First of all I am grateful that you are interested in what I am grateful for 🙂 – that makes me feel special


I had this morning off, for which I am grateful.  It allowed me some time for myself and I woke with the intention to do something for me.  I got a slow start with some Tai Chi – a practice for which I am very grateful.  Then I meditated for 40 minutes (grateful for this too) and then I made myself a delicious soy latte in a coffee machine given to me by a client.  A coffee machine that I am grateful for every single day.  I spent some time with my dogs, whom I love and am grateful for their presence in my life.  Then I did something that I have never done before.  I walked through my house, room by room with coffee in hand.  I took note of every piece of art and every thing in each room and realized how much comfort my home offers me.  When you walk in the door it gives you a feeling of being embraced.  I am incredibly grateful for my home and all of the love that it holds.  I am grateful for my husband with whom I created this home.  And today is a beautiful day for which I am also very very grateful.


My house is for sale.  We are designing and building a house overlooking a pristine lake.  It will be incredible when it is finished but I am grateful for the journey to get there.  The person/people that purchase this house will blossom in its energy and I am grateful to myself for having created all that it is inside and out.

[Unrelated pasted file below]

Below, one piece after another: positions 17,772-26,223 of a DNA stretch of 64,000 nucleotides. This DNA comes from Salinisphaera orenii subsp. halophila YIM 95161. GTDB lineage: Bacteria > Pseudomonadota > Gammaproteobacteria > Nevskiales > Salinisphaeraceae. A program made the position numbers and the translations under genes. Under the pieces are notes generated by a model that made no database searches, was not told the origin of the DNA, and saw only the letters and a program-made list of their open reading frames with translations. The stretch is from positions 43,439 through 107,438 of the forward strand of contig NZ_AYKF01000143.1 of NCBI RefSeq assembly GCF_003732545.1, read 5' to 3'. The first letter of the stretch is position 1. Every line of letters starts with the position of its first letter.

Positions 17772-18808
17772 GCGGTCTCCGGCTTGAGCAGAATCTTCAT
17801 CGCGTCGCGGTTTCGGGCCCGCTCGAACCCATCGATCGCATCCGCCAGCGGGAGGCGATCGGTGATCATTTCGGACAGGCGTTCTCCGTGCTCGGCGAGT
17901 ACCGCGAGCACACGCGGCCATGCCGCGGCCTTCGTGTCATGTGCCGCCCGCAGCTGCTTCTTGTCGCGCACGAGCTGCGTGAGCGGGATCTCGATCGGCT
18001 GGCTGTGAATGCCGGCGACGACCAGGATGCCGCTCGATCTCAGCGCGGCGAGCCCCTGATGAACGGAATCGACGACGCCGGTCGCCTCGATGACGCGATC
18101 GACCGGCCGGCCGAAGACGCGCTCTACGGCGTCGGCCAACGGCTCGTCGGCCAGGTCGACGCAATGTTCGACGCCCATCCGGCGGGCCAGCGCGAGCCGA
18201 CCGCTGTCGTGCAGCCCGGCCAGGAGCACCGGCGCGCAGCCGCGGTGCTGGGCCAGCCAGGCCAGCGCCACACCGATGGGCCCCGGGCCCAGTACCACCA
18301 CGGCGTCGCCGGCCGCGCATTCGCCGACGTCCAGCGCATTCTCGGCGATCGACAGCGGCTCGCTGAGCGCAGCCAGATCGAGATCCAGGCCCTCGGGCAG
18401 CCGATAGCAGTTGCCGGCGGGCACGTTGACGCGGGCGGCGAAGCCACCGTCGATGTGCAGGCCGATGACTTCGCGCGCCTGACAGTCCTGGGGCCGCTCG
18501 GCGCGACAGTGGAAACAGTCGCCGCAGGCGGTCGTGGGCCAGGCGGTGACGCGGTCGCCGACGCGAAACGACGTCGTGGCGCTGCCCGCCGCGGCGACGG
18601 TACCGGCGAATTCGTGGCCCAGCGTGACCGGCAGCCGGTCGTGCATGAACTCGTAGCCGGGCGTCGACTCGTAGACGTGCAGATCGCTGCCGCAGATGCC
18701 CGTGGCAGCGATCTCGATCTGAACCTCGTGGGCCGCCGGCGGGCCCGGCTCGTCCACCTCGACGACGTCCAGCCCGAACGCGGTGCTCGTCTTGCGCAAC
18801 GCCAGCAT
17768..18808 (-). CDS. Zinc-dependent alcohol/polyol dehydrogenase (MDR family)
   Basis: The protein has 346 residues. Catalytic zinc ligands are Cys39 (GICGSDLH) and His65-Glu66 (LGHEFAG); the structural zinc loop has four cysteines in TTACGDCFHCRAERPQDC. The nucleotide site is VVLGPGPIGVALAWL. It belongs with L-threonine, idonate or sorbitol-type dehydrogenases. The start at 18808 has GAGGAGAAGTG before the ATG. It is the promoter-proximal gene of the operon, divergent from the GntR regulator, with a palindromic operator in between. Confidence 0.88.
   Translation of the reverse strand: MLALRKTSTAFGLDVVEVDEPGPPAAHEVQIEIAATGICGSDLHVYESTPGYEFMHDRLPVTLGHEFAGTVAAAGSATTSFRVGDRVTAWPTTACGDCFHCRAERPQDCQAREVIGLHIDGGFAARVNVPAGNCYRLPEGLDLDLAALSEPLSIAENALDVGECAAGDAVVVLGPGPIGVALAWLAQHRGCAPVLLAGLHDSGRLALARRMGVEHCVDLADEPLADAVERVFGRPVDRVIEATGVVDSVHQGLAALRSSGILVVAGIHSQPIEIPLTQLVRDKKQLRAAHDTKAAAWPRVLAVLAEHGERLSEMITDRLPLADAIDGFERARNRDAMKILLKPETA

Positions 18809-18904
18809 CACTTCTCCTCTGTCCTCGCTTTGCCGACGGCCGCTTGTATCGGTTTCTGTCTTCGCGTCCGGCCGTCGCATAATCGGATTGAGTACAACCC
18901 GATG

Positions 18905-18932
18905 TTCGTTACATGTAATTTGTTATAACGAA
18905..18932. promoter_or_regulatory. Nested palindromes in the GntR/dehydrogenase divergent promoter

I am grateful for me and I am grateful for you too.


Having my happy and healthy family and my 5 month old little boy.  Very grateful that I’m still sane and only 1/2 brain dead from lack of sleep and learning how to be a good dad.

I am grateful that my brother and my parents love me and would do anything to help me.

I recently left a growing media company /career after 12 years and traditional mode of media to a online video streaming startup. My boss told me that you are leaving what you are good at, for a passion and a new media where model is yet to be defined with a advice to look for second job always..I had my fears that I need to turnaround things with my skills and not background of huge brand behind you. As one of my investor said… At McKinsey no one points at you for lack of skills because you are McKinsey (the brand). I know that Passion  blinds you of rational thinking but then outstanding results can’t be delivered with rational thinking alone.

I always wanted to work for online company and google/yahoo of the world never wanted anyone from offline /traditional set up (mindset that only online guy is good for online job). In Asia, i joined a startup with string private equity backing us and are pioneers in video streaming and none has heard of concept like Hulu in this part of world. I was passionate to pursue this model for my media company but they had other focus and shrugged off the idea .

I feel a lot of gratitude for investor and founding team to select me. But, I have my fears like a little child that this dream run may bust and I am alone.

Today your article made me feel as I you know what is going on in my life (fear) and offered a simple solution like a friend. I am grateful to you for writing this blog. Please keep writing

I liked your mediocre entrepreneur article a lot and it brought a paradigm shift in my mindset while starting work with a team full of passion and not worried about meritocracy.

Coming to something am grateful about is the attitude of my parents in bringing up me and my sister.